Table of Contents
You can make an API proxied by Kong use a ring-balancer, configured
by adding an upstream entity that contains one or more target
entities, each target pointing to a different IP address (or hostname) and
port. The ring-balancer will balance load among the various targets, and based
on the upstream configuration, will perform health checks on the targets,
making them as healthy or unhealthy whether they are responsive or not. The
ring-balancer will then only route traffic to healthy targets.
Kong supports two kinds of health checks, which can be used separately or in
active checks, where a specific HTTP or HTTPS endpoint in the target is
periodically requested and the health of the target is determined based on its
passive checks (also known as circuit breakers), where Kong analyzes
the ongoing traffic being proxied and determines the health of targets based
on their behavior responding requests.
Healthy and unhealthy targets
The objective of the health checks functionality is to dynamically mark
targets as healthy or unhealthy, for a given Kong node. There is
no cluster-wide synchronization of health information: each Kong node
determines the health of its targets separately. This is desirable since at a
given point one Kong node may be able to connect to a target successfully
while another node is failing to reach it: the first node will consider
it healthy, while the second will mark it as unhealthy and start routing
traffic to other targets of the upstream.
Either an active probe (on active health checks) or a proxied request
(on passive health checks) produces data which is used to determine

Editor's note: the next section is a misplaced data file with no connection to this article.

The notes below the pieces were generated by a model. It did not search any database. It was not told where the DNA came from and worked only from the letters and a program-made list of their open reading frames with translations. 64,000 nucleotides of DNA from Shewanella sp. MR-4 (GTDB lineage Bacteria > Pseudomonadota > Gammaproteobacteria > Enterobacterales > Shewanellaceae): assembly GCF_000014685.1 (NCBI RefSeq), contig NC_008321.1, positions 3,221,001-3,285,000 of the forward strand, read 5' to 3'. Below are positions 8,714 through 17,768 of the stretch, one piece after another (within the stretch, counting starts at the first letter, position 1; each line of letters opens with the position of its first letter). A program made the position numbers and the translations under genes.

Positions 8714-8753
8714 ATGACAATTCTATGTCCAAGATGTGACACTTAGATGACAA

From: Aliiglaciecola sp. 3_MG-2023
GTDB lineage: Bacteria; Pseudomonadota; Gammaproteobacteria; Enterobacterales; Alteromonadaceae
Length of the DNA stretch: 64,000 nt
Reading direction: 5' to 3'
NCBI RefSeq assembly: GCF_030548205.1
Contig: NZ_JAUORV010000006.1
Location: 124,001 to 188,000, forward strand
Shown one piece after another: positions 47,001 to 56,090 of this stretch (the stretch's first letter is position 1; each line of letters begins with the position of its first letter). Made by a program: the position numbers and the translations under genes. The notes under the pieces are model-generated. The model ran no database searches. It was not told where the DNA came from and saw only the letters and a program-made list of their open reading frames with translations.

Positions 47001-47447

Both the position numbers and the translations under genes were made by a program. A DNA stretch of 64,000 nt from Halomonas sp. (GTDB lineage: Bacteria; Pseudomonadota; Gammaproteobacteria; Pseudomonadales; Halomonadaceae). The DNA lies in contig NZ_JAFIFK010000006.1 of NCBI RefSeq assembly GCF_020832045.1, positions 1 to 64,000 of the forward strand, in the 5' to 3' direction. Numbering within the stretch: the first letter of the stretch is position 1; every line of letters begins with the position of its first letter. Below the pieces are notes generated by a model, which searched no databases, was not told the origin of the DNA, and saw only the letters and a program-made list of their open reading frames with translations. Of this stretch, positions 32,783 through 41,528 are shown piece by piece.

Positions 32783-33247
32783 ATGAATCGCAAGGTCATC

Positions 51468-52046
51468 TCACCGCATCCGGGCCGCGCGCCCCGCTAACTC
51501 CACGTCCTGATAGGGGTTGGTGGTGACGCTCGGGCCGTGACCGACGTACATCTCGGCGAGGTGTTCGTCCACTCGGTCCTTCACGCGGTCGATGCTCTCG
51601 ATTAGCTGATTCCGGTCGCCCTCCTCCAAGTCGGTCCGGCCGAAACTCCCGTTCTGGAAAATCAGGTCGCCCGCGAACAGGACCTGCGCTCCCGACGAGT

whether a target is healthy or unhealthy. A request may produce a TCP
error, timeout, or produce an HTTP status code. Based on this
information, the health checker updates a series of internal counters:
- If the returned status code is one configured as “healthy”, it will
increment the “Successes” counter for the target and clear all its other
- If it fails to connect, it will increment the “TCP failures” counter
for the target and clear the “Successes” counter;
- If it times out, it will increment the “timeouts” counter
for the target and clear the “Successes” counter;
- If the returned status code is one configured as “unhealthy”, it will
increment the “HTTP failures” counter for the target and clear the “Successes” counter.
If any of the “TCP failures”, “HTTP failures” or “timeouts” counters reaches
their configured threshold, the target will be marked as unhealthy.
If the “Successes” counter reaches its configured threshold, the target will be
marked as healthy.
The list of which HTTP status codes are “healthy” or “unhealthy”, and the
individual thresholds for each of these counters are configurable on a
per-upstream basis. Below, we have an example of a configuration for an
Upstream entity, showcasing the default values of the various fields
available for configuring health checks. A description of each
field is included in the Admin API reference documentation.
"http_statuses": [ 200, 302 ],
"http_statuses": [ 429, 404, 500, 501,
502, 503, 504, 505 ],
"http_statuses": [ 200, 201, 202, 203,
204, 205, 206, 207,
208, 226, 300, 301,
302, 303, 304, 305,
306, 307, 308 ],
"http_statuses": [ 429, 500, 503 ],
If all targets of an upstream are unhealthy, Kong will respond to requests
to the upstream with
503 Service Unavailable.
- health checks operate only on active targets and do not
modify the active status of a target in the Kong database.
- unhealthy targets will not be removed from the loadbalancer, and hence will
not have any impact on the balancer layout when using the hashing algorithm
(they will just be skipped).
- The DNS caveats and balancer caveats
also apply to health checks. If using hostnames for the targets, then make
sure the DNS server always returns the full set of IP addresses for a name,
and does not limit the response. Failing to do so might lead to health
checks not being executed.
Types of health checks
Active health checks
Active health checks, as the name implies, actively probe targets for
their health. When active health checks are enabled in an upstream entity,